averaged and compared (click to enlarge)

The thrust curve shapes were almost identical for the straight through nozzles
as well as the CD nozzles, however, it is quite evident that the total impulse is lower for the CD nozzles. In fact the 9mm CD nozzle produced only 92.6% of the total impulse of a straight through nozzle.

The results for both nozzles were disappointing as we were hoping to see some sort of improvement, however, the result was not unexpected.

We must stress that these tests were done at only 100psi and the results may be quite different at much higher pressures. Currently we do not have the technology to make these tests at the high pressures we think it is likely to make a difference (1000psi+) Antigravity used their CD nozzles with pressures over 1000psi.

The following graph shows the averaged results for 7mm and 9mm nozzles. You can see that the 9mm nozzles produced more total impulse than the 7mm nozzles and would therefore be better to reach higher altitude.


7mm and 9mm nozzles averaged and compared (click to enlarge)

Should others want to do further analysis of the data, the data for both nozzles is available in spreadsheet format here: Thrust_Curves_140407.zip

Conclusions / Analysis

  • It may be that because the foaming agent affects the water's surface tension it is causing the foam to "stick" to the surface of the nozzle causing greater friction. Different nozzle materials may have a different effect on friction. Perhaps the length of the expanding section has an effect on the loss of efficiency?
  • It may be that the foam also isn't an ideal foam and that a lot of loss of impulse is due to normal water being ejected. CD nozzles have a negative effect when only water is used.
  • It may also be possible that the shape of the nozzle has to be quite different compared to what was tested here.
  • One thing that is not evident from these results is that the total thrust does not end with the end of the thrust curve. In fact, a decaying amount of thrust usually continued for another at least another whole second. But the thrust was less than the weight of the rocket and so is not shown on the graph. In real life the rocket would actually decelerate less slowly during this time due to drag and gravity then if the thrust had ended completely.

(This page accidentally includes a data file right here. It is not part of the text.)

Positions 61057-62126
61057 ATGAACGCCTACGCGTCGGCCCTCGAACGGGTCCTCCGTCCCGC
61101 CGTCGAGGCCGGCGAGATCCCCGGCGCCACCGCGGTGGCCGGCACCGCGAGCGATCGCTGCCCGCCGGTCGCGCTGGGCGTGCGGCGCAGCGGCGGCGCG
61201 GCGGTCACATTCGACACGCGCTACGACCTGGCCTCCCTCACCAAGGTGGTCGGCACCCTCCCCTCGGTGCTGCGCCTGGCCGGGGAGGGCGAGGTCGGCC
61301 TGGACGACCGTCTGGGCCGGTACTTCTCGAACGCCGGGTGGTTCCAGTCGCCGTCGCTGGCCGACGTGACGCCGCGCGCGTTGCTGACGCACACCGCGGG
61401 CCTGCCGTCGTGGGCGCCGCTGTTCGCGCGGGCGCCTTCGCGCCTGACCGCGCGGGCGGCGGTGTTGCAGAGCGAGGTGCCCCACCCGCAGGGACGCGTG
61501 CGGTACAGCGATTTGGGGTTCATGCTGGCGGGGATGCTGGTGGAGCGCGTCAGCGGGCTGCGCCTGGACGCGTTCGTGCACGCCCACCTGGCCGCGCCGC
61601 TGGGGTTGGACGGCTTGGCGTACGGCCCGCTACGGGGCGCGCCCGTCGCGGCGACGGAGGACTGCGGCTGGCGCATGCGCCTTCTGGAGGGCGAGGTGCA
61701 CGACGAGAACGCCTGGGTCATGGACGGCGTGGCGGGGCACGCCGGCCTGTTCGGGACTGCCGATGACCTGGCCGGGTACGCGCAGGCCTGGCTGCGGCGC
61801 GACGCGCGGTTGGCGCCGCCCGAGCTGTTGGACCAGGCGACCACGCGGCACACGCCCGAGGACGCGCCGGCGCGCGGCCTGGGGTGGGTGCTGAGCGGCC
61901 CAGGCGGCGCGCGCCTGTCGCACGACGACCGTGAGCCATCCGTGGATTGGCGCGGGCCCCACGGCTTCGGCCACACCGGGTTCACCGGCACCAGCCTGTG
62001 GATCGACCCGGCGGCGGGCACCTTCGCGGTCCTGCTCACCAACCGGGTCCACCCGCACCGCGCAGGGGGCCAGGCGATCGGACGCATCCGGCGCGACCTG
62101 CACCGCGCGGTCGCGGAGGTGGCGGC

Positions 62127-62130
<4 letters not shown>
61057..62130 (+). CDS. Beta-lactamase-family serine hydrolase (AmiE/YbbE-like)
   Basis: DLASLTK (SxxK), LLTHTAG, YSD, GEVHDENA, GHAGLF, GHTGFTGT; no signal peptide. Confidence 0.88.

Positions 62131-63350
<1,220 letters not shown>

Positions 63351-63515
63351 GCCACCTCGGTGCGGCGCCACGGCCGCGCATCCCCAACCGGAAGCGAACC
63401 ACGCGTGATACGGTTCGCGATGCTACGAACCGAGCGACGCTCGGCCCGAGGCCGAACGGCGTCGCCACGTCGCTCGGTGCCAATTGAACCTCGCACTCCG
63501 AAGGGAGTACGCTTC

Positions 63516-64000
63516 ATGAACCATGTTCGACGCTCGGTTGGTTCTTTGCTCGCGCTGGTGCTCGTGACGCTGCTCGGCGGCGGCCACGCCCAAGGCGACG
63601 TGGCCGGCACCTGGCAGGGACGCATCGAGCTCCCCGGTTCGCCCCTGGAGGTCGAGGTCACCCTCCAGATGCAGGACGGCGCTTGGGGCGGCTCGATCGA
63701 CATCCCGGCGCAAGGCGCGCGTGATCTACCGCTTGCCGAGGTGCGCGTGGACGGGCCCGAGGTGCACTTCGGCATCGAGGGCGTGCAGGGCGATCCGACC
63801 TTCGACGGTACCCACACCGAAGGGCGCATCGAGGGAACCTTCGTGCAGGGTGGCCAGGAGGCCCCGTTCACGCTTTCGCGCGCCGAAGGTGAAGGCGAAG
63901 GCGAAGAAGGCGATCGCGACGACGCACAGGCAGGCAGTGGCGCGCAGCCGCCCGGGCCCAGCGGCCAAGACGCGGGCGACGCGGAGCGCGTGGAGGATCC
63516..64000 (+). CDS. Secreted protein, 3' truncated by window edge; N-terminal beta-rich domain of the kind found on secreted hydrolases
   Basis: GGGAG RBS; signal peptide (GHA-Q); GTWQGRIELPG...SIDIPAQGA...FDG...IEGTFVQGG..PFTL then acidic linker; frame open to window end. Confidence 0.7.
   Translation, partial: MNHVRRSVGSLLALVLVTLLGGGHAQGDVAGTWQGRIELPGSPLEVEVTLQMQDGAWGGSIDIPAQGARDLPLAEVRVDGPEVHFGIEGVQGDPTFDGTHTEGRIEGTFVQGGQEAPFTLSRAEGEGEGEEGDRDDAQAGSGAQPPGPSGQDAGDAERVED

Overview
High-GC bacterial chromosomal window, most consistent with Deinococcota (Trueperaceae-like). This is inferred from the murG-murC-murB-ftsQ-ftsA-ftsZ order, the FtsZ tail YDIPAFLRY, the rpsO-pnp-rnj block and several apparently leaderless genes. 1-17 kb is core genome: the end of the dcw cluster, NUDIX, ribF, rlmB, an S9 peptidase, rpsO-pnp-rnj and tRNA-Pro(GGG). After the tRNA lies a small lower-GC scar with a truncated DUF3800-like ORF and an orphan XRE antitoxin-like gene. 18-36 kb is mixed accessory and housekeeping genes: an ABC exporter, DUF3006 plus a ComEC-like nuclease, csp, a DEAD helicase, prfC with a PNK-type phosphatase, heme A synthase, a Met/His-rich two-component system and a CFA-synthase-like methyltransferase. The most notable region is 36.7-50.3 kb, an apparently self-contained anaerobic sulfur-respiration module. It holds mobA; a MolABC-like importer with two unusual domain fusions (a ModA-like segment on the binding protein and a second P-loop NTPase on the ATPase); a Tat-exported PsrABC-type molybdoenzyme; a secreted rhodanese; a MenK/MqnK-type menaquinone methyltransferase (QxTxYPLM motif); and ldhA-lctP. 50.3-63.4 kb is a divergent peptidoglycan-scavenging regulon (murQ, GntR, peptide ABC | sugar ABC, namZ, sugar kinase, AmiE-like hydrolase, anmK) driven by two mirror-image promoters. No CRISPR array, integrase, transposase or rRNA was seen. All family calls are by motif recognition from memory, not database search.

• Some of the variance in the results is also due to how the water was distributed between the lower and upper bottles for the Jet foaming to be effective. It is difficult to accurately control the ratio of the water in the two bottles.
  • Because both the 7mm and 9mm CD nozzles gave a lower performance than the straight through nozzles, we will put further testing and development of CD nozzles on the back burner until we can reach much higher pressures and then test again.

Test Record

Test Pressure (psi) Total Impulse(N-s) Notes
1 100 97.0 Calibrated test, 2050ml water, 50ml bubble bath 7mm straight through nozzle.
2 100 94.9 Calibrated test, 2050ml water, 50ml bubble bath 7mm straight through nozzle.
3 100 82.0 Calibrated test, 2050ml water, 50ml bubble bath 7mm straight through nozzle.
4 100 77.0 Calibrated test, 2050ml water, 50ml bubble bath 7mm CD nozzle.
5 100 70.7 Calibrated test, 2050ml water, 50ml bubble bath 7mm CD nozzle.
6 100 72.5 Calibrated test, 2050ml water, 50ml bubble bath 7mm CD nozzle.
7 100 97.3 Calibrated test, 2050ml water, 50ml bubble bath 9mm straight through nozzle.
8 100 91.2 Calibrated test, 2050ml water, 50ml bubble bath 9mm straight through nozzle.
9 100 95.5 Calibrated test, 2050ml water, 50ml bubble bath 9mm straight through nozzle.
10 100 82.8 Calibrated test, 2050ml water, 50ml bubble bath 9mm CD nozzle.
11 100 89.6 Calibrated test, 2050ml water, 50ml bubble bath 9mm CD nozzle.
12 100 90.7 Calibrated test, 2050ml water, 50ml bubble bath 9mm CD nozzle.